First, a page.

HASELTINE: Well, I'm extremely optimistic based on the knowledge that we have. We have actually taken some of these breakthroughs and have them in patients, humans beings being treated right now with some of these genomic breakthroughs. We're trying to restructure and re- grow blood vessels in the human heart to make coronary bypass surgery irrelevant, we're trying to heal the skin of patients with these chronic wounds that don't heal, we're trying to shield the body from the devastating effects of chemotherapy. Those are things that are happening today. And we also hope very soon to be introducing new drugs to stimulate the immune system to help fight off some of those infections that are resistant to antibiotics.
So I'm extremely optimistic about the near-term as well as the long-term future, as long as we have the right medical infrastructure not only in the developed world but in the developing word as well.
ALLEN: Quick follow-up on that point, the future Dr. Haseltine -- this is Natalie. You have said in the past, and I quote, "Death is a series of preventable diseases." That said, and with this research and your optimism, let's talk about life expectancy. In the next 100 years, where could that go? HASELTINE: Well first of all, let's start with the last hundred years. In developed worlds, life expectancy has just about doubled. We're now living, on average, twice as long as people born in the last century. And I think the next century can add another 50 or 60 years to the average life-span. So the average person can live a full, natural life-span of 100 to 120.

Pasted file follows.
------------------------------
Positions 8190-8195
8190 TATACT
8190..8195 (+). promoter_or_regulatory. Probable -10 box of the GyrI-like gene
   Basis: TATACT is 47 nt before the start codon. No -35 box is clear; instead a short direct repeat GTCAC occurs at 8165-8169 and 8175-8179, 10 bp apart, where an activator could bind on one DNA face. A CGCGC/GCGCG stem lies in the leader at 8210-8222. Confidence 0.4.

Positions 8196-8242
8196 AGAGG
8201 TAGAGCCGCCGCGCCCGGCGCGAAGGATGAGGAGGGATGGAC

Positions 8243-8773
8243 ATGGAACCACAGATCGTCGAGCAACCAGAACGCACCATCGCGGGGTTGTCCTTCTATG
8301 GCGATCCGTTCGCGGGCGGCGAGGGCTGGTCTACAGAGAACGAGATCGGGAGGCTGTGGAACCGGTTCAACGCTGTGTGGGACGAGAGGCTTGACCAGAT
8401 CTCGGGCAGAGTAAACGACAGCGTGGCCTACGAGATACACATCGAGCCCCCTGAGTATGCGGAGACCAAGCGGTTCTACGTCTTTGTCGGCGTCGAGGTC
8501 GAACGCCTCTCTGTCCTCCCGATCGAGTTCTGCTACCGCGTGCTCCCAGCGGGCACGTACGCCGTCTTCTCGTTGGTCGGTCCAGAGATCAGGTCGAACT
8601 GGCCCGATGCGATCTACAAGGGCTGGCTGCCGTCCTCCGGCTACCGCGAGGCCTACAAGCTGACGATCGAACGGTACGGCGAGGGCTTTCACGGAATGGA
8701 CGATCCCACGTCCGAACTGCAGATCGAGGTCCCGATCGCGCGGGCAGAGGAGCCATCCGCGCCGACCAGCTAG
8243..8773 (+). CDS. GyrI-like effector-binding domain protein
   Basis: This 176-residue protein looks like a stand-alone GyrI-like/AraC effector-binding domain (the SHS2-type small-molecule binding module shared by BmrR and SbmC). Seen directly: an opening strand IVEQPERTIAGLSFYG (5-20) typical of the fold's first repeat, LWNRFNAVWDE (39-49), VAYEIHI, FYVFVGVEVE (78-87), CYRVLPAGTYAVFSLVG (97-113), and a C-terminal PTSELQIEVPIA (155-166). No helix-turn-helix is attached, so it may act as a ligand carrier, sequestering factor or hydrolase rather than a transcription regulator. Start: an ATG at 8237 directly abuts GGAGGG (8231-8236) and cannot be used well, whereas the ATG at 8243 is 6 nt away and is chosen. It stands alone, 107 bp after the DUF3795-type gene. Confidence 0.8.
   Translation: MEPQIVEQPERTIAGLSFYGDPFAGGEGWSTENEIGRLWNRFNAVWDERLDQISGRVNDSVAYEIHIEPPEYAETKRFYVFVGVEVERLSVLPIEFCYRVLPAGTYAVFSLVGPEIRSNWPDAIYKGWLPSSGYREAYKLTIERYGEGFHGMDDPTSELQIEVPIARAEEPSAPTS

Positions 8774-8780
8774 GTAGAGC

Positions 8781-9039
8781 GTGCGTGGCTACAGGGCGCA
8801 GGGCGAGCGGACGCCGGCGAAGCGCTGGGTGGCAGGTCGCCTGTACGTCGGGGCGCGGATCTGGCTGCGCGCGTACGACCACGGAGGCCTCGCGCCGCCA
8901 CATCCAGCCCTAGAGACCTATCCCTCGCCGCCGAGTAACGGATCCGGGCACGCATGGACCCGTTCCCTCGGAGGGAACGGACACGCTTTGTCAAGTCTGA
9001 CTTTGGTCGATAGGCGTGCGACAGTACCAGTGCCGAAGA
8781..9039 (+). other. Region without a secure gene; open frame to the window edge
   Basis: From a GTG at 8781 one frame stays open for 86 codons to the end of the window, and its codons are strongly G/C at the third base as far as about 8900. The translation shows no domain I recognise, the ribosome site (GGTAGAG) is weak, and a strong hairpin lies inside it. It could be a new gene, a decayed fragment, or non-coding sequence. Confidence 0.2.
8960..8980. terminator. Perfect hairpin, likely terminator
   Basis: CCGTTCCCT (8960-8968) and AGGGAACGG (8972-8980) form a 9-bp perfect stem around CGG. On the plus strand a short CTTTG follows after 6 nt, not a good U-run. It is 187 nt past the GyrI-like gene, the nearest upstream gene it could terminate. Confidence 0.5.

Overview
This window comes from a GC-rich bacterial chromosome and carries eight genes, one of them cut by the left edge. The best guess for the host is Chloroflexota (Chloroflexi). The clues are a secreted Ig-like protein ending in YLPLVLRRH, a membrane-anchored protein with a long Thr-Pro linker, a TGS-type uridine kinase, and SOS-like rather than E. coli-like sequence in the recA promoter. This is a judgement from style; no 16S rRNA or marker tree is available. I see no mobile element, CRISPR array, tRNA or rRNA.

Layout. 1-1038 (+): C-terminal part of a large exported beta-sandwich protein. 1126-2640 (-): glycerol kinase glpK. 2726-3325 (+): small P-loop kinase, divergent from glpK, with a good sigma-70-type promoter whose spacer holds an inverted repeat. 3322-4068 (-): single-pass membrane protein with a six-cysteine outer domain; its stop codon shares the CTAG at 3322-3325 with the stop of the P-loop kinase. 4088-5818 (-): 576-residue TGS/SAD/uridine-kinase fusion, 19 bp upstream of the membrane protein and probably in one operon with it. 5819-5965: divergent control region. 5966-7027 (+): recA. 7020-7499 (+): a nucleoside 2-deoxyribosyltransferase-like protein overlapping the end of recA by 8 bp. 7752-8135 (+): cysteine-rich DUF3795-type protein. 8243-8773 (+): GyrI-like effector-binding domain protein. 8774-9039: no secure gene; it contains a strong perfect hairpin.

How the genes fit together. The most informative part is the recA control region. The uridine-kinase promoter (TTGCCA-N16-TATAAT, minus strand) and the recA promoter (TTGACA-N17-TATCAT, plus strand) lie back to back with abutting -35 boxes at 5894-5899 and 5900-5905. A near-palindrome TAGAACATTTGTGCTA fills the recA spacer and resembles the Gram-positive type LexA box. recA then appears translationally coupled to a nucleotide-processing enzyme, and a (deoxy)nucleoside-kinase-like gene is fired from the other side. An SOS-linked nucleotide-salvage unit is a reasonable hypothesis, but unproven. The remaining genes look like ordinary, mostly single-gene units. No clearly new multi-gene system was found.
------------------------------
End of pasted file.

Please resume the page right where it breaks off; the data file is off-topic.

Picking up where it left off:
And I think eventually we can do better than that. But for now, I think we can keep our sight on bringing everybody's longevity up to those of us who can live the longest, which is about 120 years.
MANN: Let's go to Geneva, because once again I'm struck by the different voices that we're hearing -- one doctor who says that technology and research is really going to change everything, and other voices that say technology really isn't the answer. Is there nothing on the research front, is there nothing that gene research, Dr. Heymann, offers the kind of people and the kind of diseases that the WHO is seeing?
HEYMANN: Well, I'll come back to what I said earlier. We do have the drugs and we do have the vaccines today to get rid of the majority of infectious diseases. Infectious diseases today are very unequally distributed in the world.
If you look in low-income countries, you'll see that of all the deaths that occur in those countries, 45 percent are still due to infectious deceases. If you look at the population which is economically productive, those people under the age of 46 years of age, you'll find that of those dying, 48 percent die of infectious diseases, and 90 percent of those deaths are due to six infectious diseases: tuberculosis, malaria, diarrheal diseases, pneumonia, measles and AIDS, diseases for which we have vaccines or good drugs or preventive measures. So we must better use those tools and get rid of infectious disease deaths today.